What a terrible blogger I've been!
With the looming PD3 exam, I've been utterly distracted. So distracted, in fact, that the damn thing snuck right up on me.
In fact, it's tomorrow. Or rather, the first part of it is tomorrow.
Since we've spent the last month or so doing practice exams with actual previous PD3s, I am able to give a pretty good breakdown of how the thing works. So, here goes:
The first day of the exam lasts about 5 hours. It starts with the "reading and understanding" portion, which is broken up into 2 sections. First, we're given some kind of information booklet (so far we've seen booklets about Danish taxes, university programs, nature hikes and short trips within Denmark, among others), from which we answer maybe a dozen questions. We're given 25 minutes for this bit, so it's all about reading the Table of Contents and scanning through information. Next, we're given a packet with 2-3 articles and we're given 65 minutes to read them and answer questions. The tricky bit here is that they're looking for very specific answers, so if you haven't fully understood the text, you're likely to give either too much or too little information for your response, leading to them counting your answer wrong, even if it's mostly right. An important thing to note for this part of the exam is that, despite being allowed to use dictionaries for this part during all of the previous module exams, dictionaries of any kind are not allowed during this part of the PD3.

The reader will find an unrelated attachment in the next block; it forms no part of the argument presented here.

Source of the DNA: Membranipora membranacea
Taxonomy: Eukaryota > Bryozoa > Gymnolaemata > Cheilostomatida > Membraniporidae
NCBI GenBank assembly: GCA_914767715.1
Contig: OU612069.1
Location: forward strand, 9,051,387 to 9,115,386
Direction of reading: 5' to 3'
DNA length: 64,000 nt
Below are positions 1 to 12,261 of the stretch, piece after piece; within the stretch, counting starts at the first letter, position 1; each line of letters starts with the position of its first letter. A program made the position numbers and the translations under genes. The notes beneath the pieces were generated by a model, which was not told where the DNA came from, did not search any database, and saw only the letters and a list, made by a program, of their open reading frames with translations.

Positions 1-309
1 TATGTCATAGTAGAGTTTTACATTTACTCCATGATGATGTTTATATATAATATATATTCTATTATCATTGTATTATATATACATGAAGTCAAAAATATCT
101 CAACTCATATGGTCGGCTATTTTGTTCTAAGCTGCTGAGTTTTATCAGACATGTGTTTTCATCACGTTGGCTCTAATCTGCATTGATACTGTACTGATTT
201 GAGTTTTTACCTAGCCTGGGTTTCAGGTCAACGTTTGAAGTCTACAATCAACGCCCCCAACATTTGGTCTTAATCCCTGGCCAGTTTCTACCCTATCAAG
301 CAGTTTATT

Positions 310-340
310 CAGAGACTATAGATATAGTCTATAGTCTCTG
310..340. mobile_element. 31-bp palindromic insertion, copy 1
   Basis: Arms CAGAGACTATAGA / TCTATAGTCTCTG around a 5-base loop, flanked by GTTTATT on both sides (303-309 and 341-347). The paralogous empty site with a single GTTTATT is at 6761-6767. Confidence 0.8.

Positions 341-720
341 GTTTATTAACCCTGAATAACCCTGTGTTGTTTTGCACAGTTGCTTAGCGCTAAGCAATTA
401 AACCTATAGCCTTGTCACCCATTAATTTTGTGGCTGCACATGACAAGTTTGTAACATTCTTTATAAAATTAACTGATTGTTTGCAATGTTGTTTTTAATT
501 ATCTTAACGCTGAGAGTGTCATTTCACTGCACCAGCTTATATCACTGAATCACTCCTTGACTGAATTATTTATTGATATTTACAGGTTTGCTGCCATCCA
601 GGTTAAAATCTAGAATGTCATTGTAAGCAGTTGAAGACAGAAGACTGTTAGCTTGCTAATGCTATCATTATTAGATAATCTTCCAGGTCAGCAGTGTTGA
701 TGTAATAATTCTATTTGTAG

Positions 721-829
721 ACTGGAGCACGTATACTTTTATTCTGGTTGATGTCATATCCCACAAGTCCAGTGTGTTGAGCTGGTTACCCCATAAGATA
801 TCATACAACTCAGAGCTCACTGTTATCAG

We'll then be given a 30 minute break, followed by the writing portion. Good news, folks - dictionaries of all kinds are allowed for this part! Here, we're expected to write two essays. One is a response to a letter or email, in which they're looking for more casual language. And for the second, we have a choice between two topics: One is based on statistics about Danes or Denmark in which we're supposed to show that we know how to analyze and discuss said statistics, and the second gives a topic for which there are several points of view and asks that we discuss the merits of some of them.
As I mentioned, we've been doing practice exams for the last month or so, and our teacher has been grading them as though they were real PD3 exams. Being used to an American grading system in which we're either graded from A to F, or we're graded on a percentage scale up to 100%, the Danish grading system is baffling to me. The possible grades are as follows: -3 and 00 are the grades below the failure line, a 2 is a passing grade, next is a 4 (which is the score needed to attain citizenship), followed by 7 (the American equivalent to getting a B), and finally 10 and 12. You need a 10 on all sections of the PD3 in order to proceed directly on the module 6.
How have I been doing to far? In the beginning, I was getting 7's on absolutely everything. Even the ones that I thought I'd done really well on, always a 7. Lately, though, I've been doing better. Mostly 10s, and even a 12 last week on a "reading and understanding" portion.
Here's hoping tomorrow's exam goes as well. A lot is riding on it.
No pressure or anything...